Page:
Could you come up with 18 group discussion habits to improve discussion in your classroom? That’s exactly what teachers at Uncommon Schools and Northstar Academies set out to do.

Traditional group discussion can fall flat and in the era of technology-everything, students can easily become distracted and disengaged with conversation.  That’s where Tracy Dann comes in. Tracy came up with an especially creative way to model rhetoric skills for her students. “Explaining a skill in rhetoric is never as effective as modeling the skill directly for students,” Tracy said in a recent post on her blog, “The Hitchhikers Guide to Student Teaching.” Tracy continued, “For several months I have looked for a way to model the skills students need to add rigor to group discussion,” and that, “Flipgrid was used with a group of teachers as an ice-breaking activity at the Summer Institute on Digital Literacy conference held at the University of Rhode Island this summer. Intrigued, I decided to create a Flipgrid discussion about Flipgrid. Then I added a Jedi.”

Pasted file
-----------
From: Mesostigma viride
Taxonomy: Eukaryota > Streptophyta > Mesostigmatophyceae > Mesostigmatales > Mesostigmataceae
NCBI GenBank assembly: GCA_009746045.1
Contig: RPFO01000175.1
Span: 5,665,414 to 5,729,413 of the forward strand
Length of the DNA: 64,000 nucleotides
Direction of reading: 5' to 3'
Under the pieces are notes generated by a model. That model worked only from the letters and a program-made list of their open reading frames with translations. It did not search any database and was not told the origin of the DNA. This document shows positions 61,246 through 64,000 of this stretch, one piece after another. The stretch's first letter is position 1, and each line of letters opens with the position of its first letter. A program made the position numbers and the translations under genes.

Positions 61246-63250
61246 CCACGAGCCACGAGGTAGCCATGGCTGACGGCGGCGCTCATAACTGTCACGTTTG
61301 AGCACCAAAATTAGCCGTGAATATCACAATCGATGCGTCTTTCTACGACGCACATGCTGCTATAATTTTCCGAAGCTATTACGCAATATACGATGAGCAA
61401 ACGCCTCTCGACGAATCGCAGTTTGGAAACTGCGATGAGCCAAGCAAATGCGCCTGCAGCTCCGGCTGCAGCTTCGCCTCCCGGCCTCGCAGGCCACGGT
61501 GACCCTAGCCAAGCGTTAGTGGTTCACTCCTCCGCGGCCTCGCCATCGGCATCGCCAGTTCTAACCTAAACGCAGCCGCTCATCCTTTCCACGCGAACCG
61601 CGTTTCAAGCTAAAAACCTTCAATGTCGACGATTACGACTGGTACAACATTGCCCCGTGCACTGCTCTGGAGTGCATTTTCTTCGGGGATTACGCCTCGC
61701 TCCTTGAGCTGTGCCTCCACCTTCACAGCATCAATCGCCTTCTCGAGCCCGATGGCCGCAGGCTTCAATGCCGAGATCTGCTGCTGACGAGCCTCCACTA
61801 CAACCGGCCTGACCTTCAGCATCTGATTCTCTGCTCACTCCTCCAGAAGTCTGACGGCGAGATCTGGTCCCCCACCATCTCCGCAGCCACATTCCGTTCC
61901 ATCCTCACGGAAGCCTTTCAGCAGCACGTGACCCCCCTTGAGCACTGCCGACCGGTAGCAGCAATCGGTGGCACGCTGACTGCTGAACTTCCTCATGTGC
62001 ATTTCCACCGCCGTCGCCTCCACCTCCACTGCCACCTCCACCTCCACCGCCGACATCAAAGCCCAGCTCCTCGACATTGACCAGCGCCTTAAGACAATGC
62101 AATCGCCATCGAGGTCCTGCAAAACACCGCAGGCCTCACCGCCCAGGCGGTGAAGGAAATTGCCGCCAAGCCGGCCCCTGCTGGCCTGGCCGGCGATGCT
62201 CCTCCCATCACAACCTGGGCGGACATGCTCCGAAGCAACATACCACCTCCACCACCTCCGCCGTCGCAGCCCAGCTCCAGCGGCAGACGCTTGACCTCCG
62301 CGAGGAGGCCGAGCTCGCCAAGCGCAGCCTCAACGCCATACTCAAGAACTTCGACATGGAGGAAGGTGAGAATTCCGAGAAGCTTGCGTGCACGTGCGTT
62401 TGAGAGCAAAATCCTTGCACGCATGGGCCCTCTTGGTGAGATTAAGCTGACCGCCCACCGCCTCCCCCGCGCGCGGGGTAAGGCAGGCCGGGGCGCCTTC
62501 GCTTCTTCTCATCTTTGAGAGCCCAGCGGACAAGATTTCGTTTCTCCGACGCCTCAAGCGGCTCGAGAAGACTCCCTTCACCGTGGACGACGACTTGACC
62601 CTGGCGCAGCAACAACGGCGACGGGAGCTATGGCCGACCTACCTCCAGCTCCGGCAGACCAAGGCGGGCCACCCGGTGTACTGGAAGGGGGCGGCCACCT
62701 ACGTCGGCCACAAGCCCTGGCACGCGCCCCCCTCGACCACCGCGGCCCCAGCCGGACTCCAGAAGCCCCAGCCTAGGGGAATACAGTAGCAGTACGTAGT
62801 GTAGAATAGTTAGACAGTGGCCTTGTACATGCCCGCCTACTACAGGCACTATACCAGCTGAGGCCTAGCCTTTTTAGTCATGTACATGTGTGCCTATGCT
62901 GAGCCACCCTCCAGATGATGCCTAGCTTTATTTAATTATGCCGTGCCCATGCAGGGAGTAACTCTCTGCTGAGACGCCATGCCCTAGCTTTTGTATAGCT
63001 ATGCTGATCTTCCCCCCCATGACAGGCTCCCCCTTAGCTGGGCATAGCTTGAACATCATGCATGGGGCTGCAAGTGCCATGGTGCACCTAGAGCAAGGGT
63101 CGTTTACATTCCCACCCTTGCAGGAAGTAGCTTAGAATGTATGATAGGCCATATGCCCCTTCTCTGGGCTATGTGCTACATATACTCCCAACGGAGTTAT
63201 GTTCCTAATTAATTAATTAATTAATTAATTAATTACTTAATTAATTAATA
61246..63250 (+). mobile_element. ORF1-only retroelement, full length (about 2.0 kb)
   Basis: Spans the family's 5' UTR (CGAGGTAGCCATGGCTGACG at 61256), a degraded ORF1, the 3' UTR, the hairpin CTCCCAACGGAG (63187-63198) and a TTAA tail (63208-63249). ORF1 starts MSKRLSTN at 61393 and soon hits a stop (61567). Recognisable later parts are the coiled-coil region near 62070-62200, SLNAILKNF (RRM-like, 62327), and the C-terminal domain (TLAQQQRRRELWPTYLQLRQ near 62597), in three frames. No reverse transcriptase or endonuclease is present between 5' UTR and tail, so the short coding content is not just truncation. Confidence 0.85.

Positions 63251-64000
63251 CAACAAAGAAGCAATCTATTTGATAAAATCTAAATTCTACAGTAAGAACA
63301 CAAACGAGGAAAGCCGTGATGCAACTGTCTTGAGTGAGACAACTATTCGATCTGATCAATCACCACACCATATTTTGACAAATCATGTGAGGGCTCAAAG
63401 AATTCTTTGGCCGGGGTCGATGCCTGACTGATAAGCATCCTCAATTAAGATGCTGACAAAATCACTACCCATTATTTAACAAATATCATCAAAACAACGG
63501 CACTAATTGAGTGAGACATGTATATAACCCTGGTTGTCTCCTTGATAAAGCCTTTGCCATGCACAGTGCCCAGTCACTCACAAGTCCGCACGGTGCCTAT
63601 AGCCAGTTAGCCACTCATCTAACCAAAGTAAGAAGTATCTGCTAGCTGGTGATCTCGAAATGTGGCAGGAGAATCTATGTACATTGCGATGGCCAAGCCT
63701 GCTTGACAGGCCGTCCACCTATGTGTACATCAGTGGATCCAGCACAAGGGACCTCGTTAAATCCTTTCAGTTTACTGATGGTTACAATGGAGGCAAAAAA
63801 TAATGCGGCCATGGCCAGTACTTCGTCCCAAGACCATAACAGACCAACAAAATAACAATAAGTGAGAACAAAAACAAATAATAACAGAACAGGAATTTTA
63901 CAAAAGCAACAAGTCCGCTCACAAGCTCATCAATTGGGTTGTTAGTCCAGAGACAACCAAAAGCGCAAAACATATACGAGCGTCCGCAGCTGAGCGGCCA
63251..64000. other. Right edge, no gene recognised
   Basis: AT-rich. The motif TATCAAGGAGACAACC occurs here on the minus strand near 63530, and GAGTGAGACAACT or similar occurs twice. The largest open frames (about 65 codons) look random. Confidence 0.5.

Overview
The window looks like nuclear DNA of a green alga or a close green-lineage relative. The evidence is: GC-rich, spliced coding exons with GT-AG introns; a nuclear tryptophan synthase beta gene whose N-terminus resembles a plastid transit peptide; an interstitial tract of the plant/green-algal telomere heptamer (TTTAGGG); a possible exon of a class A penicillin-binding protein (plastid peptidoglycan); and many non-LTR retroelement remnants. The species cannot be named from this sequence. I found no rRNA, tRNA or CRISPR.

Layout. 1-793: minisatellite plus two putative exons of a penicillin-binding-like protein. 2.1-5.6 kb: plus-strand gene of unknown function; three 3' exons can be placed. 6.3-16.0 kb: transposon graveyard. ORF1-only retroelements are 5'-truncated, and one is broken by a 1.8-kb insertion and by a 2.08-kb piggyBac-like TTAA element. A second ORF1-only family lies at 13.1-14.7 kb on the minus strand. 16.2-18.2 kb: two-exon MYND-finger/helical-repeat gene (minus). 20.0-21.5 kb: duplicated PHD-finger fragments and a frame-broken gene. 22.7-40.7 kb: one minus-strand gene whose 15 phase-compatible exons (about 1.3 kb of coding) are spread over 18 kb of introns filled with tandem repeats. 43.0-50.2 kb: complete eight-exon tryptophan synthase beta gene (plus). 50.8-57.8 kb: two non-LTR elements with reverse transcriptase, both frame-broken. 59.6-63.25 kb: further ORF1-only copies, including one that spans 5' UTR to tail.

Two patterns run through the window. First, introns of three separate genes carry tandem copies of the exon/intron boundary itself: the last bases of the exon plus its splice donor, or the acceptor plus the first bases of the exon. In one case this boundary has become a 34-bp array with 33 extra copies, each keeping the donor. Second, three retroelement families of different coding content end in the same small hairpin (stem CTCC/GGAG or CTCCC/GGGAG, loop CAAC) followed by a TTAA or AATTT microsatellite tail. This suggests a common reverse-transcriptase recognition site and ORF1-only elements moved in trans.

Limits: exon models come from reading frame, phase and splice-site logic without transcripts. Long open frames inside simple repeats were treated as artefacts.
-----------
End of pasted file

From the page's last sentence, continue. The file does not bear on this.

This is where the fun comes in. Tracy worked with her son, a Jedi, to create a grid that explains and walks viewers through the 18 healthy group discussion habits. To take a peek at the grid, click here. To read Tracy’s entire blog post, click here.

Thanks to Tracy for sharing this awesome idea for using Flipgrid!

How to add rigor to group discussion

Post navigation


Leave a Reply

Your email address will not be published. Required fields are marked *